Constructivism breaks the mould with regard to political events in the 20th century. It acts to prove that political absolutes are far from given, states are not states, anarchy is a human creation, and most interestingly, our interests on an international scale define who we are. Whilst this may seem convincing, the theory runs into serious problems and contradictions when empirical evidence is taken into account, it is compelling, but not definitive and certainly not concrete.
The Constructivist account of global politics can be split into three core elements. The first is an attitude towards the state. Constructivism does not subscribe to a realist doctrine of international anarchy where states are the prime political units. Constructivists decentre the state as the prime agent of International Relations. This stems from their belief that understanding the world of global politics in terms of anarchy creating states and their interests is inadequate.
For Constructivists anarchy does not impose limitations on state interactions as it is not a defining feature of international relations. Constructivists maintain that state interaction is the core concept responsible for creating the global society. Wendt, a key Constructivist thinker argued that whilst the nation state remains the subject of analysis, it is how the nation state interacts with neighbouring states that is fundamental, not its national interests.
He argued ‘rationalist claims presuppose a history of interaction in which actors have acquired “selfish” identities and interests. They have no experience upon which to base such a definition of self and other’ (Wendt 1992:401-402). In relation to the Constructivist account, Wendt it postulating that whilst rationalism makes the mistake of creating innate state interests that presuppose history, Constructivism argues that no such interests can exist prior to history.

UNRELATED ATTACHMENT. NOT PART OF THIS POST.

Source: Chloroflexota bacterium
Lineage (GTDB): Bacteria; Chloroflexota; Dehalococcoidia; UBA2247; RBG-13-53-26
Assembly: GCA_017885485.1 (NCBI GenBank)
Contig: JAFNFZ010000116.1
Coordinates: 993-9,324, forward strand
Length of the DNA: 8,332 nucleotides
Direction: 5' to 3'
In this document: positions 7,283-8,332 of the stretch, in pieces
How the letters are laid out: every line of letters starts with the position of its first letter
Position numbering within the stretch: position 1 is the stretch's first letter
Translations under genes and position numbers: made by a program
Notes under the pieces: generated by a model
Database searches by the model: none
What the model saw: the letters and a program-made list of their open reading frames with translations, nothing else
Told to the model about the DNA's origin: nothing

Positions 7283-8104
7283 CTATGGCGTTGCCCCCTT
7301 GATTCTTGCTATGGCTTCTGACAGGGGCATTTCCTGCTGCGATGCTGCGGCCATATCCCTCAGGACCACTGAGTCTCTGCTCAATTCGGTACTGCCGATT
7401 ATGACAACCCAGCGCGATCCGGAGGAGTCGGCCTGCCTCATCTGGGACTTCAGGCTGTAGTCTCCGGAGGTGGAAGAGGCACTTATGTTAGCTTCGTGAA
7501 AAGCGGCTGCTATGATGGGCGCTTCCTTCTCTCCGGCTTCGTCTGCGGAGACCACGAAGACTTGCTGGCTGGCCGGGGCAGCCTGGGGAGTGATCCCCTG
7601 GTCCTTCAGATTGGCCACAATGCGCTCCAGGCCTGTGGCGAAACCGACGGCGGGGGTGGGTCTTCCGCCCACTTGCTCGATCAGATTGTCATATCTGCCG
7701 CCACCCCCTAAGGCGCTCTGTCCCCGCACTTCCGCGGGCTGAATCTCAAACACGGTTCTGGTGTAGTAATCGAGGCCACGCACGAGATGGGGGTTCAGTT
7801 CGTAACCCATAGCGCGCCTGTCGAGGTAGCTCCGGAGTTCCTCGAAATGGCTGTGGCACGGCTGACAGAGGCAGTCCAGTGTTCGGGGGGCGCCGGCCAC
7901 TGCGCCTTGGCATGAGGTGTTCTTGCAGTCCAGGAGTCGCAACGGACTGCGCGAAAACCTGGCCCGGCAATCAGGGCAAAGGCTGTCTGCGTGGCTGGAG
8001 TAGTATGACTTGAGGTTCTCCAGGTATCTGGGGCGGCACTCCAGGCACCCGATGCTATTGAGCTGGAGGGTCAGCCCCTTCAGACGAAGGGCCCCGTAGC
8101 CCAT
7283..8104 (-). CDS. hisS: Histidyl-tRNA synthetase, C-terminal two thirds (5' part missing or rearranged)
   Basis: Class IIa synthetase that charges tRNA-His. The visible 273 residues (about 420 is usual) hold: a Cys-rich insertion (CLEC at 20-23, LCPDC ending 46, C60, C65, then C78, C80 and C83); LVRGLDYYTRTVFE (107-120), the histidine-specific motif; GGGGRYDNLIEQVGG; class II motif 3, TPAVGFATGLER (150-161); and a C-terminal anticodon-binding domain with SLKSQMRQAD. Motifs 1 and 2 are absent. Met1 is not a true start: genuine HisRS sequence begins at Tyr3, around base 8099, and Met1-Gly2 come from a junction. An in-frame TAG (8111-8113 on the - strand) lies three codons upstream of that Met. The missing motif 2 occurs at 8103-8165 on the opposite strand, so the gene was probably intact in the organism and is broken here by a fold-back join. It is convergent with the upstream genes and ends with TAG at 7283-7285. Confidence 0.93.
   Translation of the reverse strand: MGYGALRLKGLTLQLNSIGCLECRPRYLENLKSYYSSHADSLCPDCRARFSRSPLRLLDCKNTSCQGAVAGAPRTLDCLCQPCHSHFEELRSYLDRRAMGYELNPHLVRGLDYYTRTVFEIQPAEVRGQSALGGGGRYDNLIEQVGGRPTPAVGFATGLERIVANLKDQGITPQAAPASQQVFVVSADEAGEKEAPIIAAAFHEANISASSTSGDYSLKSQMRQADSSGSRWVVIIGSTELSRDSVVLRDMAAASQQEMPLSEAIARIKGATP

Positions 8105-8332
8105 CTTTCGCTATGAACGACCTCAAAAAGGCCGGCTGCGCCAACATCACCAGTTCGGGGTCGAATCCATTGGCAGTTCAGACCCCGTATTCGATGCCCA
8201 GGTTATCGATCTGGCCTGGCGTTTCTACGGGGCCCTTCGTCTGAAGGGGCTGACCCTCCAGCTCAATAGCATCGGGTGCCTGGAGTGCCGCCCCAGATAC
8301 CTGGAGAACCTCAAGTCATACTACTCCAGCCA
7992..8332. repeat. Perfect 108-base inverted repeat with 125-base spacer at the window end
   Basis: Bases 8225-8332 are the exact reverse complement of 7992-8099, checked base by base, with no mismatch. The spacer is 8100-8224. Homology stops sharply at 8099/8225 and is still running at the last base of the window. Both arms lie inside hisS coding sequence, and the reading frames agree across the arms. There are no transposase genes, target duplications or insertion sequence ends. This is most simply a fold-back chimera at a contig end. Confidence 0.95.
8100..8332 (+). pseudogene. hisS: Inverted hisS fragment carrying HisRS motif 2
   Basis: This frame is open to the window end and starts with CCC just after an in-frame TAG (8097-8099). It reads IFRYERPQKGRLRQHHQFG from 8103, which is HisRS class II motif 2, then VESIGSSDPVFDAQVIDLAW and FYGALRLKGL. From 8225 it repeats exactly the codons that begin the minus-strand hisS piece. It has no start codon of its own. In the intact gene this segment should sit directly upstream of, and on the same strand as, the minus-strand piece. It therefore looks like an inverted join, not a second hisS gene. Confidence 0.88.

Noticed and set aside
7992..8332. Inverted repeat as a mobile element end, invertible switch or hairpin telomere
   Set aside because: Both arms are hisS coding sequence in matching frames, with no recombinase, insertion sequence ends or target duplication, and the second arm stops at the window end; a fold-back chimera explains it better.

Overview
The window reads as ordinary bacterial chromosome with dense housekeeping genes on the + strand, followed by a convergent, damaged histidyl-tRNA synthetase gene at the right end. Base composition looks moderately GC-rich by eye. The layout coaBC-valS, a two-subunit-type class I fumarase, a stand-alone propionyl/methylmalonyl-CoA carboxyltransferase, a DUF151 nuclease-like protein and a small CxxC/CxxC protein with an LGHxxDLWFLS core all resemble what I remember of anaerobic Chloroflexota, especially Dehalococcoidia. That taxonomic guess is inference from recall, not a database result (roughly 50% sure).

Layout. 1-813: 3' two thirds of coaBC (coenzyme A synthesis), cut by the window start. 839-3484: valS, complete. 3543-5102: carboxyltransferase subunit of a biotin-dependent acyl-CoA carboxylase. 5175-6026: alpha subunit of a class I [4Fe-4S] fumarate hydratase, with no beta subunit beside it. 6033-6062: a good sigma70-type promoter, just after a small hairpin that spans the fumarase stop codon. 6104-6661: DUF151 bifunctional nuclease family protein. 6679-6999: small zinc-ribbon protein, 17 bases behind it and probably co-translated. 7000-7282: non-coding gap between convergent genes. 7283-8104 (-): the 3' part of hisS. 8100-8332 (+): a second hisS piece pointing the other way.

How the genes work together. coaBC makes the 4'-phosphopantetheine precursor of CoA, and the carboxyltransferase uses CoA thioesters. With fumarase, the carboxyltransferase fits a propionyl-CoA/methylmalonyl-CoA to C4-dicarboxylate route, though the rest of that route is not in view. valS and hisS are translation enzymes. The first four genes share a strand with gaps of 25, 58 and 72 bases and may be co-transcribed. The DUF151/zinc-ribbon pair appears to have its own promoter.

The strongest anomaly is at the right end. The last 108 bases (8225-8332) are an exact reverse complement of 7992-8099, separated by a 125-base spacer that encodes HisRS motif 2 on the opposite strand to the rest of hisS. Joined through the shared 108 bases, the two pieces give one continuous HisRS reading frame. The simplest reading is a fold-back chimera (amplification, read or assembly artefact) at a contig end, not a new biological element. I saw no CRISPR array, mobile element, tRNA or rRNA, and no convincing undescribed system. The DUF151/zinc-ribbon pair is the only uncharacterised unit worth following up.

It is the interactions between states that create state interests; they are not ‘pre-programmed’ as such. Many suggest that Wendt is not putting forward a coherent argument in this case. Linklater argues “Constructivist thought highlights the importance of agency at the basis of normative international theorising, as the dominance of norms and values would be impossible without the presupposition that states and other actors have the capacity to overcome structural limitations on ethical action” (Linklater 1998:19)
He believes Constructivists are creating this agency with one hand, via the use of concepts such as the Nation State, but taking it away with the other by hollowing state autonomy; creating an actor who is no longer self interested but created through interaction. Constructivists frequently fall foul of this mistake, beginning with the refutation of a theory, then going on to use the areas of it that suit their argument. It creates an image of an illogical argument grounded on premises that have just been disproved, an incoherent account of global politics leaving the reader confused rather than persuaded.
Wendt of course responded to such criticism by reminding us that “states and their interests are constructed through international interaction” (Wendt 1992: 392) This argument can be followed to suggest that state identities are not fixed as their interactions with other states are changing constantly and it is those interactions, according to Wendt, which give the state an identity, surely that suggests the state identity can change. Regardless of the logic of this first element of the Constructivist account, to attempt to discredit it is to miss the point.